Read it and weep

Tracy Rowland sent me a copy of this speech by Cardinal James Francis Stafford: “Humanae Vitae: The Year of the Peirasmos – 1968”. I don’t think any faithful Catholic could read it without a tear in his or her eye. Forty years afterwards, and we are just beginning to grasp what happened.

Interestingly, the speech and the event at which it was given was noted by the (generally) dissenting journal, the National Catholic Reporter.

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0 Responses to Read it and weep

  1. Fr John Speekman says:

    Thanks for posting this, it made sense of my own experiences. I didn’t weep; I just felt very, very sad.

  2. Schütz says:

    Fr John, thanks for popping by – I didn’t know you were an SCE reader. We all know of your own trials, and you have been in the prayers of many for many years. I like to remind people of the story of Elijah at Horeb, who was reassured that there were “still 7000 faithful in Israel”. The fact that most of Israel had apostocized did not alter the fact that Israel remained God’s chosen people, and that in every age there are always those who continue to be faithful to him.

  3. Past Elder says:

    Maybe one of these days you’ll get it that HV was hardly the only area in which this sort of thing went on. It also characterised the ascent what you now accept as the other side of the abyss, conciliar Catholicism.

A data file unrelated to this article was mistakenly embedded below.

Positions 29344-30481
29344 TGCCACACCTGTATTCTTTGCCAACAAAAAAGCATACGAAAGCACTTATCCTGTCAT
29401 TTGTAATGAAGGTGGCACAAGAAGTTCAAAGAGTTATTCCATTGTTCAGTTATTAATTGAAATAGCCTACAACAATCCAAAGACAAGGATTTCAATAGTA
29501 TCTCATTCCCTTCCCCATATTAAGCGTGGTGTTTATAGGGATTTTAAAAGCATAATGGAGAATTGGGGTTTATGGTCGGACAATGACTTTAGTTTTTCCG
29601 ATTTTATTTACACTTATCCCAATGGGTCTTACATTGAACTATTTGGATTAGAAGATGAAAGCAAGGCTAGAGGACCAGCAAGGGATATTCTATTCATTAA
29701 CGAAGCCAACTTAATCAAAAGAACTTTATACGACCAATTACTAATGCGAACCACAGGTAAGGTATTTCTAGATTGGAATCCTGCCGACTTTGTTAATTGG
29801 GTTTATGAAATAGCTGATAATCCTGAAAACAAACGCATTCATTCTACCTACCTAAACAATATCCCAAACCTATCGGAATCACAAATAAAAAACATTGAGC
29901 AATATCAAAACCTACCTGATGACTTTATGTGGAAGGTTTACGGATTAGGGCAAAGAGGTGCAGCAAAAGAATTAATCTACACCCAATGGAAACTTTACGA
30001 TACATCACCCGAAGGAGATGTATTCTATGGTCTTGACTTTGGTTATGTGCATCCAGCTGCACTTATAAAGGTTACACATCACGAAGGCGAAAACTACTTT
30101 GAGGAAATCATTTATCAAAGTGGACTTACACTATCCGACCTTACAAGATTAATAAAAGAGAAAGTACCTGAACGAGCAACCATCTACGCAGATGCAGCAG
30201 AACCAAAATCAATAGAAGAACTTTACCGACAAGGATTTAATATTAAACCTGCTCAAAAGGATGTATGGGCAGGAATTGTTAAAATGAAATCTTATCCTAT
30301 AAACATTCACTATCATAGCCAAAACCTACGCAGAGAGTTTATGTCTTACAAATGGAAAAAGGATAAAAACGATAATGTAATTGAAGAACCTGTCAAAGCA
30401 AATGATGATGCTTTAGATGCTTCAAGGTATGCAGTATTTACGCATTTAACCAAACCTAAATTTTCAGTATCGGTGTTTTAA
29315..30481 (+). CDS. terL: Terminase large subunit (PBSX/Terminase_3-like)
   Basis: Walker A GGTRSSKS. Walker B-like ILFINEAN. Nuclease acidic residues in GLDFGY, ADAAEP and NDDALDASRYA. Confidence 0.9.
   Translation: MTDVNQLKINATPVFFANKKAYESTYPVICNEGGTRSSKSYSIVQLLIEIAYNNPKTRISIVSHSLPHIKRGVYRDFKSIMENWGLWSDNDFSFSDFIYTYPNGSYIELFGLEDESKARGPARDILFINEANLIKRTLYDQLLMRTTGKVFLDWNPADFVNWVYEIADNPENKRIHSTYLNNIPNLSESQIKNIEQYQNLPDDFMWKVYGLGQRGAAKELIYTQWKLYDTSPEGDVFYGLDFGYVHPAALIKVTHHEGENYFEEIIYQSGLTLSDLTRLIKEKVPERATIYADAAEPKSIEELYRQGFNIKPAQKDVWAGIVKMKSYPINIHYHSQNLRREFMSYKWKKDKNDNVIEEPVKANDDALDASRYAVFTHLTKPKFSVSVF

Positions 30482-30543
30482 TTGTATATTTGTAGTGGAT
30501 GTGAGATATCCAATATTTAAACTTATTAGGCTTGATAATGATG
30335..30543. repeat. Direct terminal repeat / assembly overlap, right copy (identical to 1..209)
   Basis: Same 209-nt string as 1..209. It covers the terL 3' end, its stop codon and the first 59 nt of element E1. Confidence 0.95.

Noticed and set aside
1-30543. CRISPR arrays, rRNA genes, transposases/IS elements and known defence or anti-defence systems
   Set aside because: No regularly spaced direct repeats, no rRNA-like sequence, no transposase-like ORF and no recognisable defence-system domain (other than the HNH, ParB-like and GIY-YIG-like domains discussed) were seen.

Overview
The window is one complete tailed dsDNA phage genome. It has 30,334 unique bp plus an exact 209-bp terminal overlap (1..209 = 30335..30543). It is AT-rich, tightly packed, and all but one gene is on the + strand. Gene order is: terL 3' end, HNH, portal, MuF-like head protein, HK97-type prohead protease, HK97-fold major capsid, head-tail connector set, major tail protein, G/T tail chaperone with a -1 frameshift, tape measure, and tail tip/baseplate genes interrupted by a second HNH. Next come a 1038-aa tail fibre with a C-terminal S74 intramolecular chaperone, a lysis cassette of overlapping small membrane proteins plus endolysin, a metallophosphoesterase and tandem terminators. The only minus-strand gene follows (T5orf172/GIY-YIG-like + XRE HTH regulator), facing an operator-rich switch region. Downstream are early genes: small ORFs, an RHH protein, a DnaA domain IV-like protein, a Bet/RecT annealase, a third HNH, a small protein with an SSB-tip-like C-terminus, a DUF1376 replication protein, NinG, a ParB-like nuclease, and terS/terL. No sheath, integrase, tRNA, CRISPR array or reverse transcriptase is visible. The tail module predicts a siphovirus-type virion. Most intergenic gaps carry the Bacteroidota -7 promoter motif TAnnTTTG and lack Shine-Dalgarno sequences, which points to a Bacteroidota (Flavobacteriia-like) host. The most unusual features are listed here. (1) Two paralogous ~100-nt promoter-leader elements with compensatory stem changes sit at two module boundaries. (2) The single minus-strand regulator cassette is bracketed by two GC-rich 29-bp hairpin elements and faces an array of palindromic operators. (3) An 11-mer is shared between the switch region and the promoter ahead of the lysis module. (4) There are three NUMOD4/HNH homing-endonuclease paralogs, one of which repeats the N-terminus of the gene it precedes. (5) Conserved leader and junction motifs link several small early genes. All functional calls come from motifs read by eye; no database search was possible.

The utter viciousness, conniving and contempt which attended the implementation of the novus ordo and any resistance to it takes no back seat to what Stafford reports here. I was there, I saw it, I knew some of the victims, priestly lives destroyed.

    The same pope who issued HV also promulgated the novus ordo. You cannot reject part of a whole and maintain another part of a whole and still have the whole. And that is what you have and why you have it in the “Catholic Church” to-day: so-called liberals and so-called conservatives quite alike in their violent rejection of Catholicism, only differing in which parts. A pox on them all.

  4. Schütz says:

    But the novus ordo was implemented in OBEDIENCE, not in dissent. Different kettle of fish. It would only have been the same kettle of fish had the traditionalists who rejected the NO utterly outnumbered those who welcomed it.

    In fact, is it not odd that the very ones who bemoan the fact that HV was not received with universal obedience are often those who bemoan the fact that the NO was.

    The issue is obedience.

  5. Louise says:

    Yes, it was a sorrowful read, David.

  6. Christine says:

    In fact, is it not odd that the very ones who bemoan the fact that HV was not received with universal obedience are often those who bemoan the fact that the NO was.</i


  7. Past Elder says:

    Here’s what’s odd: if you are wong here, you are, well, wrong, but if you are right, you are also wrong.

    If you are right that it’s all about obedience, and you may be, for only unquestioned obedience to the Roman hierarchy could find the novus ordo in the line of the Roman Mass, let alone one of two forms of the Roman Mass along with the Roman Mass, then you place that hierarchy above the Apostles, Scripture and even the angels, as even St Paul, inspired of God, said that should I or even an angel deliver a message to you other than the one you have received, let him be anathema. Nothing whatever about if I or an angel says it, then it’s the same even if it’s different. This attitude comes from the state religion of the Roman Empire, not the church founded by Christ.